Uber revealed in its long-awaited diversity report today that 15% of its U.S. employees are here on H-1B visas. That is a significant portion of its workforce. To me, this revelation further calls into question whether CEO Travis Kalanick should have declined participation in President Trump's economic advisory council. He left the council earlier this year after critics took his participation as an explicit endorsement of Trump policies. Now, Trump has drafted an executive order that would change work visas in a way that would require companies to try to hire Americans first, though nothing has been enacted. Given Uber's stake in the foreign workforce, Kalanick's departure seems like a missed opportunity to weigh in on these kinds of programs.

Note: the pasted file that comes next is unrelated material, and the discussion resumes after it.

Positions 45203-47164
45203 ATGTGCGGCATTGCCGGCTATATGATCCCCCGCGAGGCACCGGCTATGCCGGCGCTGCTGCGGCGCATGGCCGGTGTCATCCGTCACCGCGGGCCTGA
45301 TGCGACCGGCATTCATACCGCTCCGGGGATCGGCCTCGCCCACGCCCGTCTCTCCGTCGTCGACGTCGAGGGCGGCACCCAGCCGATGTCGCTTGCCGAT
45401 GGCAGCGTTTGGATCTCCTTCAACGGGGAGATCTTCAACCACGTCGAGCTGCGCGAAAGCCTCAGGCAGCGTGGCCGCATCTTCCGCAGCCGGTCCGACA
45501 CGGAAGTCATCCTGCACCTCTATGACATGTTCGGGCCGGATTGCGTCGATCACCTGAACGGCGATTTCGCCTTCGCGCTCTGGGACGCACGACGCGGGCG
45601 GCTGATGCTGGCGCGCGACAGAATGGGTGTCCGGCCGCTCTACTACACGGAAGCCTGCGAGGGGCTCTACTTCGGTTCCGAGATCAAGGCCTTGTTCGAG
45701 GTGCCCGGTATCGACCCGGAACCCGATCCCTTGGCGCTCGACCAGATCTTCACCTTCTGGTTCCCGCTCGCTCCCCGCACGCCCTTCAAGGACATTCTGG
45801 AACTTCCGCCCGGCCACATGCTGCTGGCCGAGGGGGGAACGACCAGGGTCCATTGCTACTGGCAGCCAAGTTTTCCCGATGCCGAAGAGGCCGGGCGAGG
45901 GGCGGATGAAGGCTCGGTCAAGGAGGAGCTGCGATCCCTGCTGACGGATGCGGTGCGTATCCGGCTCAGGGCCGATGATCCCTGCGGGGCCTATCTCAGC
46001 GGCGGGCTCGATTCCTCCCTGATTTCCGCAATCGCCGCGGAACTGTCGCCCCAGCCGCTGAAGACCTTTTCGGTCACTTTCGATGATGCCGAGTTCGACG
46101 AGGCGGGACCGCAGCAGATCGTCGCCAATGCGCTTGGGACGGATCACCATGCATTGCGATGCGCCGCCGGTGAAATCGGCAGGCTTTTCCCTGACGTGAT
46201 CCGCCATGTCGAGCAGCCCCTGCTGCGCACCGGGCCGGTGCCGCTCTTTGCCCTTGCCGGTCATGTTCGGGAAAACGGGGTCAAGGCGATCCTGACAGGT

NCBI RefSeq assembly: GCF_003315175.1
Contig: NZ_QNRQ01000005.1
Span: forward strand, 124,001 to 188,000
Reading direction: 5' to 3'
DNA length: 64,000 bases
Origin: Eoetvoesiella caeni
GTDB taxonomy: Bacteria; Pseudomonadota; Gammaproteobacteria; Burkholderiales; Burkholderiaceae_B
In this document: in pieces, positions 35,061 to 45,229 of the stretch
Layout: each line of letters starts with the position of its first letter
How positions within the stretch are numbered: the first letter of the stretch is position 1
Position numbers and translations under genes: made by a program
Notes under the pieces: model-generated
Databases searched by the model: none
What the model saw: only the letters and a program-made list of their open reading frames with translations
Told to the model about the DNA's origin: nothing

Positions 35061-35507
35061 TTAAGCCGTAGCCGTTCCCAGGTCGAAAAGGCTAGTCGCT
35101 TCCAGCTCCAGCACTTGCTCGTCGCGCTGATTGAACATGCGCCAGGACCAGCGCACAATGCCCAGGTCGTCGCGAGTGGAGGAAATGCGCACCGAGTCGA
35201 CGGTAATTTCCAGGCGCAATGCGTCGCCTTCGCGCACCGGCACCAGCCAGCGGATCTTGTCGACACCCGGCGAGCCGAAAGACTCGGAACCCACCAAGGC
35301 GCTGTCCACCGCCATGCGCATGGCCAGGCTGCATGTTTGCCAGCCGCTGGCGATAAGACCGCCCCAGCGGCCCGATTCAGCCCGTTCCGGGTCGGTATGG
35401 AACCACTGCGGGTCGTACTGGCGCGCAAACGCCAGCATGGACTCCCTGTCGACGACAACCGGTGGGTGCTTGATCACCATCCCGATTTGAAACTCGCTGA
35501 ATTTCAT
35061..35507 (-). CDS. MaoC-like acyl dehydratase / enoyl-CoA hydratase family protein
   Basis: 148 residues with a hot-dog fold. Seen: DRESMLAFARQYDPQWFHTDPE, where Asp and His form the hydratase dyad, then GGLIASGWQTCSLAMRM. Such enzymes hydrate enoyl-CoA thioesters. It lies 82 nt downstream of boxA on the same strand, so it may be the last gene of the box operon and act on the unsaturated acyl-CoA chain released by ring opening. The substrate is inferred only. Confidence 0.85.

Uber's ratio of employees with H1-B visas is comparable to that of IBM, one of the biggest receivers of permits for specialty foreign workers. Roughly 12,300 of IBM employees are in the U.S. on an H1-B visa, according to an annual report from MyVisajobs.com.